In General > s.a. chaos; critical
* Complex system: An aggregate of individual "agents" each of which acts independently, which displays collective behavior that does not follow trivially from the behaviors of the individual parts, for example reacting as a whole to changes in the system's environment; Examples include condensed-matter systems, ecosystems, stock markets and economies, biological evolution, and the whole of human society; Progress has been made in the quantitative understanding of complex systems since the 1980s, using a combination of basic theory and computer simulation.
* Goal: Complexity theory studies questions like, How do simple laws give rise to intricate structure? (Sensitive dependence on initial conditions); Why are intricate structures so ubiquitous? Why do they often embody their own kind of simple law?
* Features: Many complex phenomena have a power law behavior, such that the probability for an even goes like some power of the event's "size," arising from interactions of components at many scales; Complexity is related to information, but is not adequately quantified by the information needed to describe something, or shortest algorithm size; Logical depth (Bennett) is impractical, breadth (Lloyd & Pagels) seems better.
* Approaches: Self-organized criticality (SOC); Highly optimized tolerance (HOT).
* Remark: Have to distinguish complexity from randomness, they are not the same!
Computational Complexity Classes > s.a. computation
and quantum computing.
* In general: The study of how the computation time scales with the size of the input; There are many different classes, including BQP and NP.
* NP problems: There is no known algorithm that will solve them in polynomial time; Non-deterministic methods (evolutionary search and quantum computers) have been proposed; > s.a. mathematics [Millennium Problems].
@ General references: Rodríguez-Laguna & Santalla JSM(14)-a1010 [physical consequences of P ≠ NP]; Manin JPCS(14)-a1302 [and physics].
@ Algorithmic complexity: Zurek Nat(89)sep [and thermodynamic cost of computations]; Batterman & White FP(96); Dimitrijevs & Yakaryılmaz a1608 [uncountably many classical and quantum complexity classes]; > s.a. quantum cosmology; realism.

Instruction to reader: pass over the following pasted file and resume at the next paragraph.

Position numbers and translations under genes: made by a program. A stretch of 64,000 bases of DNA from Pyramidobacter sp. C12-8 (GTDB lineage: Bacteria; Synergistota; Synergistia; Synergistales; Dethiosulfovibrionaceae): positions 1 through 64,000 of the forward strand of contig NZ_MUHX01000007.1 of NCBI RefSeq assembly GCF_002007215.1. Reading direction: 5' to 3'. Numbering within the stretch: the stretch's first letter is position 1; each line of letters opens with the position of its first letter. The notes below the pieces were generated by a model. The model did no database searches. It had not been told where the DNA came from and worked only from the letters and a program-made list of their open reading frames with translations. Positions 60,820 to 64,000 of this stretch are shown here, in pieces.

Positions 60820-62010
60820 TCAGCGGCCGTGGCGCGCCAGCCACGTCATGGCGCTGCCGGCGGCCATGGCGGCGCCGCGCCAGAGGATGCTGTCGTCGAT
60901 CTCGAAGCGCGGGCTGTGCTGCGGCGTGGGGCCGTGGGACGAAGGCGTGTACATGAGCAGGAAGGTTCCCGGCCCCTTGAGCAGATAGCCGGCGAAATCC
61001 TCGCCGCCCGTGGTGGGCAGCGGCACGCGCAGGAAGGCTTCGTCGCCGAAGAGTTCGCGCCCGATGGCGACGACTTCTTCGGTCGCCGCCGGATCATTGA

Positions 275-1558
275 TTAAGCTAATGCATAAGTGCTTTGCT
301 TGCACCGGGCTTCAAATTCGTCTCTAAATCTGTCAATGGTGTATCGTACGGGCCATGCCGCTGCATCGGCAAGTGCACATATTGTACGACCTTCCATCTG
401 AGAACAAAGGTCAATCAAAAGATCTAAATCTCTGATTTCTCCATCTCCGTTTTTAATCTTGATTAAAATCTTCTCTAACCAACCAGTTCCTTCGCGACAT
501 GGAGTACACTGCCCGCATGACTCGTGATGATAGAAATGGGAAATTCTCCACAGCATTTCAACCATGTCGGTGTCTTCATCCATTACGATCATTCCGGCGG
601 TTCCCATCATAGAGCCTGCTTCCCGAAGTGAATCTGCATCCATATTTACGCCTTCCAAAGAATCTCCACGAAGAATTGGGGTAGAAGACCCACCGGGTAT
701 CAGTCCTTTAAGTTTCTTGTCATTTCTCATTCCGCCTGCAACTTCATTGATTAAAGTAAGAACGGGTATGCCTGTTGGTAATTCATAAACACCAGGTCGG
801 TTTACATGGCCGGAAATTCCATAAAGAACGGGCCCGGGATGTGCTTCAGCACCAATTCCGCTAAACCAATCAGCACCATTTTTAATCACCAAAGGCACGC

@ NP completeness: Garey & Johnson 79; Greenwood qp/00-conf [methods]; Nussinov & Nussinov cm/02 [approach to graph problems]; Mao PRA(05)qp/04 [polynomial time in quantum computers]; Aaronson qp/05 [and physical reality]; Zak & Fijany PLA(05) [using quantum resonances]; Rojas qp/06 [interpolating problem with BQP]; > s.a. statistical mechanics.
@ Examples: Gottesman & Irani a0905 [NEXP-complete classical tiling problem and QMA_EXP-complete quantum Hamiltonian problem].
Other Applications and Examples > s.a. classical systems;
fractal; partial derivatives.
* Dynamical systems: In classical mechanics complexity is characterized by the rate of local exponential instability, which effaces the memory of
initial conditions and leads to practical irreversibility; Quantum mechanics instead appears to exhibit strong memory of the initial state, and the notion of complexity of a system needs to be based on other notions, such as its stability and reversibility properties.
* Remark: Complexity is giving insight into the effectiveness of math in describing nature, and stimulating a shift in paradigms in physics, stimulated by computer simulations now possible (e.g., cellular automata); It has been proposed as foundation for the formulation of various concepts in physics, such as the Lagrangian formulation of particle mechanics (Soklakov).
* Hamiltonian complexity: A discipline that studies the question, How hard is it to simulate a physical system?
* Types of phenomena:
- Simple phenomena; Chaotic systems with few degrees of freedom, or possibly equilibrium states of many degrees of freedom.